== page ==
What land should be targeted? What should it be used for? How must this be done in a constitutional democracy? These are pertinent questions in deciding whether an amendment to Section 25 will really be the panacea to solve the problems of land reform in the past 24 years.

We need to ask what will happen to the urban land question, and how do we deal with tenure upgrades in both the urban and rural areas. In our written submission we discuss a land administration system that can oversee all aspects of land administration. A system that considers a diversity of rights that can be elevated to a form of ownership or strengthened rights.

These rights, like the so-called invisible customary law rights, are already recognised in the Constitution, and should be reflected in a land administration system. And these workable solutions are not dependent on either a yes or a no answer to the question on whether the Constitution must be amended or not. It is dependent on people pulling up sleeves and doing.

Most of what we want done can be done in expropriation legislation

Another aspect that is touched on in our submission is the Expropriation Bill. The bill was withdrawn last week in order to not create a parallel process with this committee, which I think was a wise move.

Most of what wants to be done or clarified can be done in expropriation legislation. Should Parliament want to specify instances in which land can be expropriated with no compensation, or should they want to place conditions on such expropriation, this can be done in terms of legislation.

A constitution is not couched in detailed language, because it is a document that is meant to last, and because it should be flexible to allow for the changing socio and economic circumstances. It is our framework in which things must be done, but it is not the document that does the things. How things should be done is set out in legislation.

Once the Constitution is amended to specify issues such as when property can be expropriated without compensation, this is then fixed and inflexible. So, this is our strongest submission as a bunch of lawyers: leave the Constitution as it is, use it, and let legislation deal with the technicalities.

No perfect solutions, only better solutions

But, there are no perfect solutions for the land question in South Africa. There are only better solutions. And we as a country must figure out what the best option forward is.

For me, this motion, the hearings and these presentations presented us with an ideal opportunity to place the land question in the public discourse, so that we, the people of South Africa, can re-imagine the future of this country.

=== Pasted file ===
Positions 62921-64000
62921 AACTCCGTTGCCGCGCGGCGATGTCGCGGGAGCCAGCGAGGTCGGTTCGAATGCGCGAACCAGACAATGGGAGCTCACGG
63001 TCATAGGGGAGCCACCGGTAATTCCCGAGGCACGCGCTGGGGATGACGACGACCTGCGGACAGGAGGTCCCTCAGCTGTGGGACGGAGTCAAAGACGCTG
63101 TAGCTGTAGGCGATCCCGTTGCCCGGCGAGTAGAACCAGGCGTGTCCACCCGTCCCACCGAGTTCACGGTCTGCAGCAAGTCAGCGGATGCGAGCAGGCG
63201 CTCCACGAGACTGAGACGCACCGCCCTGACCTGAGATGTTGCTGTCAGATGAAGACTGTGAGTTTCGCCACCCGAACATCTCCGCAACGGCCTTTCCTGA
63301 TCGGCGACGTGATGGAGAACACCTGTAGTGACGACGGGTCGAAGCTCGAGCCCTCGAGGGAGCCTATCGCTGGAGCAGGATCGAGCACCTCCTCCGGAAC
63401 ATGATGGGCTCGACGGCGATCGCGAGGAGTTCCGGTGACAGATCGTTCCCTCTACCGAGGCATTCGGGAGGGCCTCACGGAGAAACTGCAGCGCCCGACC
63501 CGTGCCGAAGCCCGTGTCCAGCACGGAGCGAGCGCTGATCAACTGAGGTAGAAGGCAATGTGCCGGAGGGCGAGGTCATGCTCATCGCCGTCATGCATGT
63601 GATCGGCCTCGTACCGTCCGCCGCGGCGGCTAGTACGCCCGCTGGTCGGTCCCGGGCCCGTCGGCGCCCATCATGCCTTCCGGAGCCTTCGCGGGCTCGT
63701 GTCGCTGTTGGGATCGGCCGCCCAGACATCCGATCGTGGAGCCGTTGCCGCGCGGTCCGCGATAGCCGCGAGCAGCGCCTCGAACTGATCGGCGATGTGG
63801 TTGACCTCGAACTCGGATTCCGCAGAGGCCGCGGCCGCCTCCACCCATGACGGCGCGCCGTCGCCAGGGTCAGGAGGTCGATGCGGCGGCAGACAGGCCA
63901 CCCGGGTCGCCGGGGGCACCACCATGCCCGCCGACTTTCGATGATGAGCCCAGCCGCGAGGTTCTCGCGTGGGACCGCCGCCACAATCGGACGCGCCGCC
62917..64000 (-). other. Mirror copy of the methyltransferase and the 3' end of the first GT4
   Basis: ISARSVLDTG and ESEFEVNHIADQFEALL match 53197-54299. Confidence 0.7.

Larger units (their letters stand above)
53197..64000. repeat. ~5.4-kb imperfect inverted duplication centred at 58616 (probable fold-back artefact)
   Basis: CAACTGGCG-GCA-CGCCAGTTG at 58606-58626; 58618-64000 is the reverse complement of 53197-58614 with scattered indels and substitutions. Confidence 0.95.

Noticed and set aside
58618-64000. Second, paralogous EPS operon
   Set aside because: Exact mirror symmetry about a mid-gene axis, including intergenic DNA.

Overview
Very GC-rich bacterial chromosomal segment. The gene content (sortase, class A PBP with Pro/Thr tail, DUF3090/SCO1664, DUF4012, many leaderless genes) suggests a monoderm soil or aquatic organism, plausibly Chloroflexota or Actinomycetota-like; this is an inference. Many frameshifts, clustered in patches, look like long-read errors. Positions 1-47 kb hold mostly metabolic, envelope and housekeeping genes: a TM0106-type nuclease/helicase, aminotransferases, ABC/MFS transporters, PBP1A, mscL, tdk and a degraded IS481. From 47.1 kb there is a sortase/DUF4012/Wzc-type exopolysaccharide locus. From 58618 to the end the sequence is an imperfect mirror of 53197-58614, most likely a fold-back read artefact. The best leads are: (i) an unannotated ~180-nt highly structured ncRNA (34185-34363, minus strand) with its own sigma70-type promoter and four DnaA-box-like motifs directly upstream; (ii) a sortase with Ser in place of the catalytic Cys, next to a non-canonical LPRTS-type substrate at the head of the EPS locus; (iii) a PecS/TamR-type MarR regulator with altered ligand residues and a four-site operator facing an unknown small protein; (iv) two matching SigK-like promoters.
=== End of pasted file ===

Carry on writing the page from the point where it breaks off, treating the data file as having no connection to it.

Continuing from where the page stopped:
It resurrected an issue, and it presented us with an opportunity of self-reflection to ask what our role can be in solving the land question. We see ordinary citizens rise to the conversation, we see organised agriculture extending a hand. People line up in the "thuma mina" line.

In a world where we are so concerned with outcomes (must the Constitution be amended or not?) maybe we can ponder the process. This process has had value in itself already. It gave people a voice. It showed us our fault-lines, it highlighted where we have hard work to do as a nation. It put the issues of land in the public.

It showed that, we, the people of South Africa, want land reform to work. We, the people, want this country to belong to all who live in it, united in our diversity.

In this outcome driven world, it is understandable that the committee wants to return to Parliament, indeed it must, in terms of the motion, to report back, to show that it has done something. An outcome. A proposed amendment, even if it is just cosmetic, if I read the mood right.

But I would argue that there already was an outcome, and that that outcome was the process itself. It placed the issue on the table, it made the land question priority, it drew the lines and it has focused multi-role players on finding solutions within the current framework.

It reminds me of the quote by John Schaar: "The future is not some place we are going, but one we are creating. The paths are not to be found, but made. And the activity of making them changes both the maker and the destination."

Thank you.

- Elmien du Plessis is associate professor in Law at the North-West University. This was her oral submission to Parliament Constitutional Review Committee on land expropriation without compensation.